What mathematics to Gödel was automated computation to Alan Turing. So, putting Turing Machines forward, he provided a solution to Entscheidungsproblem (Halting Problem) challenge of Hilbert;

We can’t build a machine that solves the problem of whether a program with a given input eventually stops or not.

You can watch a popular version of the proof if you haven’t seen it before.

So, this quite discomforting result begs the question of “how can we write a reliable complex security testing tool when we can’t even decide on whether a program stops or not for a given input”?

Let’s make this pessimistic curiosity more concrete at least for the topic of static code analysis on a specific question.

Undecidability through Control Flow Graphs

One of the most important techniques to use in order to analyze a program statically is constructing Control Flow Graphs (CFG). Coupled with Data Flow Analysis, CFGs allow us to follow tainted data to dangerous API calls, which mean a security weakness.

Let’s assume we have the following target program to analyze;

void Greet(string name)
string msg = "Welcome"

if(name is not Empty)
msg.Append(", " + name)


It’s pretty straight-forward code but basically the action method Greet gets a user-provided input in name. If the name is not empty, the code appends it to a hard-coded message and return it to the user via a label called myLabel. Here is a simple CFG constructed from the above code block;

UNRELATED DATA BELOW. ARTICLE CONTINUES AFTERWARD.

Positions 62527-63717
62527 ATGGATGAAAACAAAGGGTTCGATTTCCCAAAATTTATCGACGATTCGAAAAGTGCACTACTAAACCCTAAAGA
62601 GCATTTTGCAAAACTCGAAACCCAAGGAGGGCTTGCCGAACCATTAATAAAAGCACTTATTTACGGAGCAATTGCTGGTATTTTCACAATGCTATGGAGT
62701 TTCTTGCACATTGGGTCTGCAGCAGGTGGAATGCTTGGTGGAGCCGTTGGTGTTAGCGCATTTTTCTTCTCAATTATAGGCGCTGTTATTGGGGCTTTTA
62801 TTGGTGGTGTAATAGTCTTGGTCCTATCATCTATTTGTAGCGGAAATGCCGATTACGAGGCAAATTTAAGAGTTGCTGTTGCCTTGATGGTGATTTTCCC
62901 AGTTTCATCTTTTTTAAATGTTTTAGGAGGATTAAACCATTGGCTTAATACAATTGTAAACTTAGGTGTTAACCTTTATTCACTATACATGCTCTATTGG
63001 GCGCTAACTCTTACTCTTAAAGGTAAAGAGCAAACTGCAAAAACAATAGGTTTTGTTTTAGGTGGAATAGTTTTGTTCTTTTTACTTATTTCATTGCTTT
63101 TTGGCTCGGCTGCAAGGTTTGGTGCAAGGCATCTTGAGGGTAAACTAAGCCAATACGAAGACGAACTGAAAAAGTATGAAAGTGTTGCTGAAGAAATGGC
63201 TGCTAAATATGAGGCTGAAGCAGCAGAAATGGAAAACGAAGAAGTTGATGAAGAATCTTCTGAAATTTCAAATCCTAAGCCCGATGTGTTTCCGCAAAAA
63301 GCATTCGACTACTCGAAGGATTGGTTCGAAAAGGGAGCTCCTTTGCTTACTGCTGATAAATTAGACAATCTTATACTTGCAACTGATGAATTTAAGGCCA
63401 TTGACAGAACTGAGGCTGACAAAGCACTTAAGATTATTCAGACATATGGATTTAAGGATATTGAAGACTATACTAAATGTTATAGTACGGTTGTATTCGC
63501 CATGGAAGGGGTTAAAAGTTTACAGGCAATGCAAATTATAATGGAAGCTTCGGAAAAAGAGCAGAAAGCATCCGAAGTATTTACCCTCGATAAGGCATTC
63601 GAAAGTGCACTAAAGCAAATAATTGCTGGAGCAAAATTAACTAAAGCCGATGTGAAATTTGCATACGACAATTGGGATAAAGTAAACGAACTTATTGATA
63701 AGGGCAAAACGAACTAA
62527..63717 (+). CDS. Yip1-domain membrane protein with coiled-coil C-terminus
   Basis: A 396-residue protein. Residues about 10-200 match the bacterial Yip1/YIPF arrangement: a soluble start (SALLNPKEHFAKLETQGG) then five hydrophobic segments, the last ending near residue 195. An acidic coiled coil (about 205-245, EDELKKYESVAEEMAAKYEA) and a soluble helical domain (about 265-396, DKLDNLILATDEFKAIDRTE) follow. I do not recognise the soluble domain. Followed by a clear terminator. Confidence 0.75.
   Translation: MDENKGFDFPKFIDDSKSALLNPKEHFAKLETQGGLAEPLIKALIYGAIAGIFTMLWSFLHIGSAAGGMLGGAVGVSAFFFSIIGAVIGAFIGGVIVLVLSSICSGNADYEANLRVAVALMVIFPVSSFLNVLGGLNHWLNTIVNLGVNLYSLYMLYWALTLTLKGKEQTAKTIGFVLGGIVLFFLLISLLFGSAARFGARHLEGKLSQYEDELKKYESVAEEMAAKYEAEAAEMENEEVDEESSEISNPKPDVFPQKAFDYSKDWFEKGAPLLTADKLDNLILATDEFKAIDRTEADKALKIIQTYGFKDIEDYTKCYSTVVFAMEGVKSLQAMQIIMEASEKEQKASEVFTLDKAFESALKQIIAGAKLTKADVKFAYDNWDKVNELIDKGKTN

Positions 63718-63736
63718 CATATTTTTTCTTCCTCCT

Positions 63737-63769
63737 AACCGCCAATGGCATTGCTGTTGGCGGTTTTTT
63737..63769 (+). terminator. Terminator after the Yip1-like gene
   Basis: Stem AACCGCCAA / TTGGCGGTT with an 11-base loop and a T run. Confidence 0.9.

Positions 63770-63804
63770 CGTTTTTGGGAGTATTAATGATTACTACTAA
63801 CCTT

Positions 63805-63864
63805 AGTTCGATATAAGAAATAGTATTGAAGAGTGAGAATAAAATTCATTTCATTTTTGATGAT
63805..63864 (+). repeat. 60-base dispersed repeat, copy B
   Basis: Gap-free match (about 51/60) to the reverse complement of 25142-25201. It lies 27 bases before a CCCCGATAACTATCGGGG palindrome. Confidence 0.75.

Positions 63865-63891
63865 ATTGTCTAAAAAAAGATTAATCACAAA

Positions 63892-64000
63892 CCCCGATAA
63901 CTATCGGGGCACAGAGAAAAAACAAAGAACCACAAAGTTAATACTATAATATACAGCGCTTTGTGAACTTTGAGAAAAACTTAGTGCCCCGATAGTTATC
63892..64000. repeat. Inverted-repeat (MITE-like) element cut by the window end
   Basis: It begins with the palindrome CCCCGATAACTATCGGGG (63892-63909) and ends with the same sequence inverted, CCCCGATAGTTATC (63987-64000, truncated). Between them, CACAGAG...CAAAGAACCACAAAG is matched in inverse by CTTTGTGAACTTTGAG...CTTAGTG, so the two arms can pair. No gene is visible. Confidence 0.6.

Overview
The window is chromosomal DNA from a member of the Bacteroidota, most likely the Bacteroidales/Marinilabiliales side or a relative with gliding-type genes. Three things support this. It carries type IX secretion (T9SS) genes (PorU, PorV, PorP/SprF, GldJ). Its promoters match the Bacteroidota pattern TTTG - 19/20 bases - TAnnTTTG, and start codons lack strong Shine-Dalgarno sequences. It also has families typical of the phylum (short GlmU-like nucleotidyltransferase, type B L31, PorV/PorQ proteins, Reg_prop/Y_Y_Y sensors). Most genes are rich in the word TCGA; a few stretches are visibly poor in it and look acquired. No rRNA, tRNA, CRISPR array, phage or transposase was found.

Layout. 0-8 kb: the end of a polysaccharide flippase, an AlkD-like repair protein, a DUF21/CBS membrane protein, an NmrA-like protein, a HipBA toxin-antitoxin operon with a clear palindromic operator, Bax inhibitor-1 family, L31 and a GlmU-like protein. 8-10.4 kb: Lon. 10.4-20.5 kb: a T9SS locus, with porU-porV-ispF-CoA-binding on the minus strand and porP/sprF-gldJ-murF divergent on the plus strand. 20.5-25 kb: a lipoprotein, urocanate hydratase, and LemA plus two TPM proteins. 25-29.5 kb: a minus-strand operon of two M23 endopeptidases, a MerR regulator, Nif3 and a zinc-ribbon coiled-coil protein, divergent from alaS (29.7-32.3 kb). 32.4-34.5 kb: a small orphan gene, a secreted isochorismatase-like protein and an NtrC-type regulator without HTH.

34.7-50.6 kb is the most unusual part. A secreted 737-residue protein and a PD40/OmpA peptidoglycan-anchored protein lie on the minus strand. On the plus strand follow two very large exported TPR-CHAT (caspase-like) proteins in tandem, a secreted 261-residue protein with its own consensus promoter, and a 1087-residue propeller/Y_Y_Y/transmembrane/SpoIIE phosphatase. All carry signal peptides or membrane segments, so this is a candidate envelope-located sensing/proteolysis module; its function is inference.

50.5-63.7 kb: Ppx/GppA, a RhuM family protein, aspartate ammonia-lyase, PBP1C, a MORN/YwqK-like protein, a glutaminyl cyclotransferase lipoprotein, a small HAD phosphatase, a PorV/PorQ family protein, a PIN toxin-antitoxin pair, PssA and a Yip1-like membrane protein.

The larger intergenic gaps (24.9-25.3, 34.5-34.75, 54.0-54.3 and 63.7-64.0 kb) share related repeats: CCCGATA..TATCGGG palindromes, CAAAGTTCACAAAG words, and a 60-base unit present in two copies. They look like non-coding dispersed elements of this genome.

A simple CFG representation of the code block shown previously

The primitive question we have to ask to find a Cross Site Scripting (XSS) vulnerability is; Is there a path between the initial and the final node? In the above example, the initial node contains a user provided input and the final node contains a method that may cause an XSS. So, if the answer is YES a path exists, then there’s a possibility of a vulnerability.

A generic explanation of XSS: A weakness that occurs when the code outputs any user input to the client browser or any code rendering engine without any prior validation or neutralization .

I admit that the answer to this question alone won’t help much, however, it’s a required stepping stone towards further analysis. Here, shamelessly copying from Turing, I’ll try to show you that it’s not possible to create an algorithm that can always answer this reachability question for any given program and statement pairs inside.